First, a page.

Press Conference, May 4, 1926

Date: May 4, 1926

Location: Washington, D.C.

(Original document available here)

Here is an inquiry about a Third Hague Conference. The value of a conference of that kind depends not merely on the attitude of our Government, but it depends on the attitude of the other governments that it is proposed to have attend the conference. I don’t know of any present desire on the part of other governments to promote a conference of that kind at this time, the reason being that there are so many pressing questions in Europe that take up the attention and exhaust the energy of the present governments over there that I doubt whether they would be interested to take on a Hague conference at the present time, though of course I well understand that there are a good many things that we would be interested in that might be taken up at a Hague Conference – perhaps progress made there in consideration of arbitration, perhaps something might be done looking toward a clarification of international law. But with present conditions in Europe, and the other things they have to attend to, I shouldn’t expect that we could get a favorable response on any effort on our part to call a conference at this time.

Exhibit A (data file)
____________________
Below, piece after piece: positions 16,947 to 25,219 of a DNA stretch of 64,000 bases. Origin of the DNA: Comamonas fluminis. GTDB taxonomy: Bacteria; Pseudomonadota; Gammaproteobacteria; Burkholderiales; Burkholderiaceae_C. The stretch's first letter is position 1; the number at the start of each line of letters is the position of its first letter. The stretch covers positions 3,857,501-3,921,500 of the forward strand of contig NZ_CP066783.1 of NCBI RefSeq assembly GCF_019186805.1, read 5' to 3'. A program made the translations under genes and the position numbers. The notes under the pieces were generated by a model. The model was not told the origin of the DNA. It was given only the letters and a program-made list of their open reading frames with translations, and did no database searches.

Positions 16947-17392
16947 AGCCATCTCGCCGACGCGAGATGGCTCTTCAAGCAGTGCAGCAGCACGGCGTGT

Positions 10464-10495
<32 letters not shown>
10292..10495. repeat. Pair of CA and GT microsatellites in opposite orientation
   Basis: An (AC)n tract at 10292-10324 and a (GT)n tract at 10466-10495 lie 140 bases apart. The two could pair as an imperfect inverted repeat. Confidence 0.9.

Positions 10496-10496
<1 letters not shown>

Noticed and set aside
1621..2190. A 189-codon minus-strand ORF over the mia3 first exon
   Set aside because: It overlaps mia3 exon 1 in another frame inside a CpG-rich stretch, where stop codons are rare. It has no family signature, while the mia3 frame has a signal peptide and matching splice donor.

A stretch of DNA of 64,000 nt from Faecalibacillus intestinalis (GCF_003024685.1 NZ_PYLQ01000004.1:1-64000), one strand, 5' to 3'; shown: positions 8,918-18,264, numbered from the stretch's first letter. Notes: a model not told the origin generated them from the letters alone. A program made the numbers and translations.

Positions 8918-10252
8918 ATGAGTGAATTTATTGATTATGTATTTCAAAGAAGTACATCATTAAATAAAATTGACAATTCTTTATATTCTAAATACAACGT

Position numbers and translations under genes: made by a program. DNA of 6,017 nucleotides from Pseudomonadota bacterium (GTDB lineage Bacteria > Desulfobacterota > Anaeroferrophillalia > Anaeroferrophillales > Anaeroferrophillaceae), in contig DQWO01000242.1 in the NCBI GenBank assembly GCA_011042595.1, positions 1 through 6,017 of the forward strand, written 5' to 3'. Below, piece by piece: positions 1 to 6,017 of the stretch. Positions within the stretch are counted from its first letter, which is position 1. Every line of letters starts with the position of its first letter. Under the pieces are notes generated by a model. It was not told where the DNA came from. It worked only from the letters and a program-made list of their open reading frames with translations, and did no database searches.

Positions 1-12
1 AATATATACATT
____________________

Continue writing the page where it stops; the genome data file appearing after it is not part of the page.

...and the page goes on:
There isn’t anything that I could add that I know of to the statement I made the other day with reference to the present indications in the finances of the nation. That brings to my mind just a word of caution that I would like to give. I do not think that I have used any language that quite justifies an assertion that I am threatening to veto this bill or that bill or the other. Of course the press is entitled to some lattitude in reporting impressions that they get from the conference. I always regret a little any statements that I see in the press of threats on my part to veto proposed legislation. It looks to me almost like a threat against Congress and for that reason I prefer to have the position couched in some other language, perhaps that isn’t quite so striking, but perhaps would not draw so much attention. I have a feeling that it is hardly appropriate for the President to go into the press with threats to veto a bill. I reserve my decision about legislation until it comes to me and I have a chance to consider it and get the benefit of the opinion of the Department that it concerns in relation to it. While my views are well known about legislation in general I think – I don’t wish to conceal them at all, I don’t like to have Congress think that I am standing down here and making public declaration of a threat of a veto.

Press: Didn’t your statement on the Spanish pension bill kind of carry that in the last paragraph?

President: I don’t think I used that language.

With the investigation that is going on by the Congress in relation to Commissioner Fenning, I don’t think I can at this time make any statement about it.

I have several times spoken of the Bowlder Canyon Dam project. There is nothing more I can add to that. It is before Congress. They are taking it up and will do the best they can with it.

I think the question of a training camp for girls was referred to the War Department. They made some statement in relation to it which I believe was given to the press. 1 don’t know that I can add anything to that.